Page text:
I don't know what your destiny will be, but one thing I know: the only ones among you who will be really happy are those who have sought and found how to serve.
Some of the reasons students select one specific area of volunteer work over another is that they are looking for work that will:
- Match issues about which they feel strongly.
- Lead to learning new skills.
- Help them deal with some of their own personal issues.
- Meet new people and break down barriers of misunderstanding, mistrust, or fear.
- Fit well into their busy schedules - location, day, or time.
- Maximize the competencies they have to offer.
- Increase contact with a specific population they find -satisfaction in helping; such as the elderly, children, or the homeless.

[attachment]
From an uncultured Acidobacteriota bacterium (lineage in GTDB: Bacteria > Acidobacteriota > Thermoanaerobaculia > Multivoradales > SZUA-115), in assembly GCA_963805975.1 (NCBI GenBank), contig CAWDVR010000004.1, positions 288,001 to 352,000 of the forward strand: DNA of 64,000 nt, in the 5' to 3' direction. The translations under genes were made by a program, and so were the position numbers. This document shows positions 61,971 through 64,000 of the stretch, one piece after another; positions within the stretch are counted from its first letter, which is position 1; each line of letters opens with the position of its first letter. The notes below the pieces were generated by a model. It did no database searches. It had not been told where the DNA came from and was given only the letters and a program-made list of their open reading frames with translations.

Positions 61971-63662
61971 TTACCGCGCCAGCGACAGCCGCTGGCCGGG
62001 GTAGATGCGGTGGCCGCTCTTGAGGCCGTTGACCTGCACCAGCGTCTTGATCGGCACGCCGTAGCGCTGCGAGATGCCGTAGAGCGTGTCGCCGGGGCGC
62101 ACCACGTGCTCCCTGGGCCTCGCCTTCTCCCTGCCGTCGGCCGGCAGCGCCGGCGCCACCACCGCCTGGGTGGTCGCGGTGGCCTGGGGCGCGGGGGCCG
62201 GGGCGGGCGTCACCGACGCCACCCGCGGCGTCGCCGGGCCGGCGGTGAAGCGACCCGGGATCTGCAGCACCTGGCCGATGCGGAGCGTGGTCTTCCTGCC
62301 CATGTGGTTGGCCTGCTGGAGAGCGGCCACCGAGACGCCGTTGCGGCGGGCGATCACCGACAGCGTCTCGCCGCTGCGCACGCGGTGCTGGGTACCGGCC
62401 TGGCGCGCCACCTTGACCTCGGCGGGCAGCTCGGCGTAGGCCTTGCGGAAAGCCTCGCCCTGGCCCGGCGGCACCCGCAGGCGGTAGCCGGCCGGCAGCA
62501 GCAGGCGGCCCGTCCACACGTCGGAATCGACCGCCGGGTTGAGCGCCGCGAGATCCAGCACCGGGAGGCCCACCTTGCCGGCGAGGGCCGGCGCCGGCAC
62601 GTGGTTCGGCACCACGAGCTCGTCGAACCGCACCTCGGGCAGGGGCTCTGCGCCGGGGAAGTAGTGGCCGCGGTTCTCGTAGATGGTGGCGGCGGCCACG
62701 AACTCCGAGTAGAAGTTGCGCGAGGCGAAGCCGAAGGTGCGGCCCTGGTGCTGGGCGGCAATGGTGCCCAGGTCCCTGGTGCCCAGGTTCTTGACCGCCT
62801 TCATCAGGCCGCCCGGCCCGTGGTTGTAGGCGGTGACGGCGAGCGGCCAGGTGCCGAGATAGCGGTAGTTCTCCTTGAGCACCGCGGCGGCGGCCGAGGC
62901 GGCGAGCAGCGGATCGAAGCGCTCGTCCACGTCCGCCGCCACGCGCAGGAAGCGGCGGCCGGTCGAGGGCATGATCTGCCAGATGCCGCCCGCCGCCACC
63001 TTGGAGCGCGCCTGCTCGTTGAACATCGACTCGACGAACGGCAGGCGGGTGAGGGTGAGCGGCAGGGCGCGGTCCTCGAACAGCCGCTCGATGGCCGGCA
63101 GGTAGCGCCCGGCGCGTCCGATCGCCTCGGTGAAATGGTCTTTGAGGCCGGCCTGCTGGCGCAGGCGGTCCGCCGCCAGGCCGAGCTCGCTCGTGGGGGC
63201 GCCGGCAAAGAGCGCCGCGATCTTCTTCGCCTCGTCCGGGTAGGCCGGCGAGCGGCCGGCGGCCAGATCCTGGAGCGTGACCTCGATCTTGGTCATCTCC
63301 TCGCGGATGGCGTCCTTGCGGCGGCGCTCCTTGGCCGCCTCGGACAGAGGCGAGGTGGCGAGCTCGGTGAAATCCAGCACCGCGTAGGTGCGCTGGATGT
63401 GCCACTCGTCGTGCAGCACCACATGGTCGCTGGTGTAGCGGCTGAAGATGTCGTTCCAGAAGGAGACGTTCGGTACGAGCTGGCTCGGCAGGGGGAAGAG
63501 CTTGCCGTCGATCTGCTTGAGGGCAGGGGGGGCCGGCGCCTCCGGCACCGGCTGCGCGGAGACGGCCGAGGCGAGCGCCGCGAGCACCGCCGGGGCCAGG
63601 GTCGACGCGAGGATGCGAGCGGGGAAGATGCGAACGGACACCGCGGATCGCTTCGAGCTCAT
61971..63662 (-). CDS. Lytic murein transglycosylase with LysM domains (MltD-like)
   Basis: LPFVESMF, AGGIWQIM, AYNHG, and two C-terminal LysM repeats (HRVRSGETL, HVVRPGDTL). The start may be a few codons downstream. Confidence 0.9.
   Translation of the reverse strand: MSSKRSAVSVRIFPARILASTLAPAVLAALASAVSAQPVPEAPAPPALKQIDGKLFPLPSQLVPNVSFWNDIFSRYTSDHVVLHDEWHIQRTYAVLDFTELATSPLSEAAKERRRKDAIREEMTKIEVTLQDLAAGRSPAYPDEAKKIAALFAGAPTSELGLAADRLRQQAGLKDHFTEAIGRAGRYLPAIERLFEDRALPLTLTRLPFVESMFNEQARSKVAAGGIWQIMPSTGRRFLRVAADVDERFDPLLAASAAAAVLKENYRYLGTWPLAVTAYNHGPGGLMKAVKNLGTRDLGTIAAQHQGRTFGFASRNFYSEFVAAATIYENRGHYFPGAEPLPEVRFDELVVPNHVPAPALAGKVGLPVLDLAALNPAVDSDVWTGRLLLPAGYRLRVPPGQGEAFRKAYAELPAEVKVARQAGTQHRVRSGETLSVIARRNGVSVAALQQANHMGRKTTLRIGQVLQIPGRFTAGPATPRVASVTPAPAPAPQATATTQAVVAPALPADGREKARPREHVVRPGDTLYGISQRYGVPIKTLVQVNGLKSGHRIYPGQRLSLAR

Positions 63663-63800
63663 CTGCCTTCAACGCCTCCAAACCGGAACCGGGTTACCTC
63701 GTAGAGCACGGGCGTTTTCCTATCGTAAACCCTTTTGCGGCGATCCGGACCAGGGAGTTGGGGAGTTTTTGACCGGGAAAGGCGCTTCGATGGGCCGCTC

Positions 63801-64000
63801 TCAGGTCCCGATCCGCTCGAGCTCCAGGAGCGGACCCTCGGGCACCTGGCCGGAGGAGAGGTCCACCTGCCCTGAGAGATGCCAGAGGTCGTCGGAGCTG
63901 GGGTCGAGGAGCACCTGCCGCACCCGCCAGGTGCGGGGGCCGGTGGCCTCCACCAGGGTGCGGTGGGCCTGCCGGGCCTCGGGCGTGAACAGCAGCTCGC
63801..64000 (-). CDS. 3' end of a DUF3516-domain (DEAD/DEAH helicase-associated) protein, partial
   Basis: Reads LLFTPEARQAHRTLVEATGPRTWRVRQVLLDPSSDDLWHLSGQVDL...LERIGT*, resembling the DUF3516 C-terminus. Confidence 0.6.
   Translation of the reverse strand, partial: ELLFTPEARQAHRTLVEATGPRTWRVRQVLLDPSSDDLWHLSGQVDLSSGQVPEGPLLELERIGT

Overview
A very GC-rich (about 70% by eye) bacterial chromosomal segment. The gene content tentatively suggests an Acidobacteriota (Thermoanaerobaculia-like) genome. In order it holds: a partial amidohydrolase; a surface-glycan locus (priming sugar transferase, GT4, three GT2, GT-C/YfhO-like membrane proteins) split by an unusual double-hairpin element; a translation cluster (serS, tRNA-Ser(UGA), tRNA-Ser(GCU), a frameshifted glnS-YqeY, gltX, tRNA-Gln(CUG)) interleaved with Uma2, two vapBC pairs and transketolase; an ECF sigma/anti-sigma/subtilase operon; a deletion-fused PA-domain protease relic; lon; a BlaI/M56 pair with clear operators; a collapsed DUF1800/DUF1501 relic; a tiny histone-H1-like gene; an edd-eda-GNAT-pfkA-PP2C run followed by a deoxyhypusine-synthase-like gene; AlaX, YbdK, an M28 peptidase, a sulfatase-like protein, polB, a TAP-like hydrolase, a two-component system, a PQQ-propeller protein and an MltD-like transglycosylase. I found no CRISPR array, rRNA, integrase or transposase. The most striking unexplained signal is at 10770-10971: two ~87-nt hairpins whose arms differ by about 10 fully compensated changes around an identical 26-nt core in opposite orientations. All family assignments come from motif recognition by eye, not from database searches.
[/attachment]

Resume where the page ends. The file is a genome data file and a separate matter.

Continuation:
Finding a "Good Fit" Volunteer Opportunity
When exploring volunteer opportunities, we advise that you do the following:
- Contact the organization and inquire about their specific needs at this time. What will you be doing to help?
- Assess your strengths and weaknesses. Utilize your strengths by making a contribution to an organization by doing critical work. Or, expand your skills by tackling challenges in a new environment.
- Ensure finding a "good fit" volunteer opportunity, by taking the time to explore various causes, projects, and communities. Feel free to consider your interests beyond health. For example; the environment, social services, world hunger, education, or animal welfare. You may want to look at UAB projects or helping the homeless, the elderly, children, or a faith-based initiative.
- Distinguish between work where you are giving (i.e. volunteering in a clinical setting), from those experiences where you are receiving (i.e. such as shadowing a physician). Keep in mind, by volunteering your services you are strengthening our communities.
- Make sure that you are making a realistic commitment. Remember, they will be counting on your services.